What does your personal follow-up exam consist of? And, can you include if you are dx'd or not? The frequency, etc.
Mine look like this:
Frequency: 3 months
-Question and answer discuss current goings on
-Exam: sit on edge of table, lift knees checks strength (I think)
hold up arms while Dr. presses down, spread out fingers while Dr. squeezes them in
-Eyes: follow the finger, touch the finger, count how many fingers are up and checks with light
-Stand with eyes closed momentarily and then walk heel to toe
Think that abour covers it! Says on the paper it's a level 4 fyi.
I am recently diagnosed. My first f/u appointment is scheduled for August. Doc mentioned ordering more MRIs then. My first appointment was 2.5 hours long. The physical/neuro exam couldn't have lasted more than 10-15 minutes of that. I'm afraid this doc is a lesion counter and relies on lab info far more than his own exam for evaluation.
The exam I had at the initial visit was much as you described above. Additionally, I was asked to walk the hall. NO neuro has ever asked me to do any balance test with closed eyes or a heel-toe walk. Interesting since so many of you have mentioned that one and I don't even have the guts to try that one at home.
Interesting question! I hope you get lots of responses.
Mine is almost identical to yours, including the mini neuro exam. I do usually have an extended Q&A period where my neuro will sit and talk with me until I'm satisfied with no sense of urgency to get to the next patient.
Had my 6-month Rebif followup yesterday.
Same exam as yours pretty much, but also did eye chart and walked up & down the hall. Nurse did look at injection sites too.
I see neuro every 6 months, and his nurse pract. every 6 months -- alternating,so they're separated by 3 months. Nurse does a much better job, and knows pretty much everything there is to know about MS -- she's the only reason I stay with that neuro.
(BTW, she thinks laquinomod, likely available 2012, will be the only really safe & effective Oral DMD in the near future.)
My last neuro appt with the neuro I fired was a sham. He asked questions, barely making eye contact with me, and discounted every symptom I tried to tell him about.
My wife and I were very dissapointed and decided not to return to this jackass.
I went to my GP for a follow up and he had recieved a 2 page report from the useless neuro listing his findings after examining me. Examining me!!!! He barely listened to me and did not examine me at all!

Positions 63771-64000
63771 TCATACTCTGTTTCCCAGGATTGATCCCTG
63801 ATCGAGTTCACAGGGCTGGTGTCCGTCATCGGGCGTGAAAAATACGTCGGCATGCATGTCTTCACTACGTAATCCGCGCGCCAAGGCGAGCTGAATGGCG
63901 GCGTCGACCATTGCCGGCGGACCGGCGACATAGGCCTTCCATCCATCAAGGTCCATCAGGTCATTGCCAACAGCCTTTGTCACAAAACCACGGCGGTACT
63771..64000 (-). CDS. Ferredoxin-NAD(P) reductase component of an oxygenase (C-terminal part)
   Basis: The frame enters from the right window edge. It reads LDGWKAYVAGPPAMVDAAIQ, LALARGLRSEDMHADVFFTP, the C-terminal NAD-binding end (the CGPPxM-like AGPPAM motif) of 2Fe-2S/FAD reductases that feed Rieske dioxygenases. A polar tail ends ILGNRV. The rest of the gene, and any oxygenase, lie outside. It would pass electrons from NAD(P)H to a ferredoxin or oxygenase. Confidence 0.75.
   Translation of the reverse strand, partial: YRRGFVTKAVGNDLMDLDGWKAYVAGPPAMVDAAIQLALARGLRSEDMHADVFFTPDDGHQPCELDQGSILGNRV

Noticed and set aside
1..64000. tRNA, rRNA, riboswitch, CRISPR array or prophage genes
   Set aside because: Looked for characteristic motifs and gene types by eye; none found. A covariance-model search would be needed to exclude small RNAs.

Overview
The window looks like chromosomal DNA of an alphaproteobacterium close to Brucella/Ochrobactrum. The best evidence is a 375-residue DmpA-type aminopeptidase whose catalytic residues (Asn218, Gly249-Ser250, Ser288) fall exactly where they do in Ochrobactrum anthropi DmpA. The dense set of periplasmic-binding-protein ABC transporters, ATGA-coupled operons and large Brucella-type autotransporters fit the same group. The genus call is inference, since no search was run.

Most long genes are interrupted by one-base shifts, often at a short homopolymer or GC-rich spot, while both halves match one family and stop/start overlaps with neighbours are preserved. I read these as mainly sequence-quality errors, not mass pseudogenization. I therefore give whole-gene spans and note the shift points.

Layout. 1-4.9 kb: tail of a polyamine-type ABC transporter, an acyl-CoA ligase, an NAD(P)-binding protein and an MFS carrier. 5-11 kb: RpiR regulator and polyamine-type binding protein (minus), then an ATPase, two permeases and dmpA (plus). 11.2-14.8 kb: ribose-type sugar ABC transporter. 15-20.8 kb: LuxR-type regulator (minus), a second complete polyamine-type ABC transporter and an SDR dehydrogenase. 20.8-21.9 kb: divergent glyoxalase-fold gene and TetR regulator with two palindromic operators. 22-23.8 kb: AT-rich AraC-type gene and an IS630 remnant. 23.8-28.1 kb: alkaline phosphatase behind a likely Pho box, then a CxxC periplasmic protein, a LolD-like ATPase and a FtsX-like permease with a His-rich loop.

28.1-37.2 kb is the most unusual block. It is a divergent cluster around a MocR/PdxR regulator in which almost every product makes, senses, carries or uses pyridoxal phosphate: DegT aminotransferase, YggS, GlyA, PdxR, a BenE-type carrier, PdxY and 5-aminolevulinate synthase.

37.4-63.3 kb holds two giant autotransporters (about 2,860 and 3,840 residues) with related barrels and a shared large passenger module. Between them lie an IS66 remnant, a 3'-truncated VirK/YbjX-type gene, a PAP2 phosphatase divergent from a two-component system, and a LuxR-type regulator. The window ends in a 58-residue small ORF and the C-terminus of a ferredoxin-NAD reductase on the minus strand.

My new neuro spent at least an hour with me and did a fairly in depth examination much like you describe. He also ordered a pile new tests. His report to my GP was acurate. (he didn't have to make things up like neuro #1)
I think my pain pills are kicking in (got a bad headache) I feel like I'm babbling here.
Every six months, basic neuro exam, I am asked what bothers me most and am sent on my way. It takes about 15 minutes. It is basically monitoring. I had my last MRI February 2009 and will have another August 2010.
Thirty minutes or longer taking my history, asking questions and listening to what I had to say and answering my questions.
Entire appointment took about an hour and half, perhaps even longer.
The examination was;
Walk heel to toe
Stand eyes shut with legs together, eyes shut with arms out or maybe eyes are open
light in eye, follow his finger with eyes, brushing something against both sides of face to feel differences, having to smile, poke tongue out, puff cheeks out etc.
touch my nose and then touch his finger as he moves it
action like turning taps on and off
tuning fork on feet and legs i think, the vibration thinngy
hit me with his hammer both legs and arms
flicking my ankle back to check clonus ( i think)
strength tests like shell described
then he uses something to test my sensation on my legs, back, stomach etc. and I have to say when I can feel it more.
He pulls the end of my fingers for some reason, like holds them in his fingers and pulls them
My subsequent visits have been between 6mths and 3mths apart. My neurologist has diagnosed me with Transverse Myelitis ( I have no lesions to be seen), nothing even to question, but my exam is abnormal. He thinks I am stable and that some of my other problems are migraine as well as the damage from the TM. He seems definite that I have a cord lesion although it can't be seen.
I think this visit he might say only come back if it gets worse as I seem to be stable, although I get symptoms I am now thinking this is migraine. He has done 3 MRI in two years, but only one brain MRI, which was my first one.
My latest exams seem to be the same as the first one but he seems to concentrate on strength, balance, and babinski, and my reflexes, he hasn't made me do the face thing again but he always checks my eyes.
I see him on Monday and I like him, he is a MS Specialist.
Follow-up?? I was diagnosed 6 months ago, started Copaxone 4 months ago and have no plans to see the neurologist again. I mentioned repeating an MRI down the road but the nurse said it'd be too expensive and not worth it.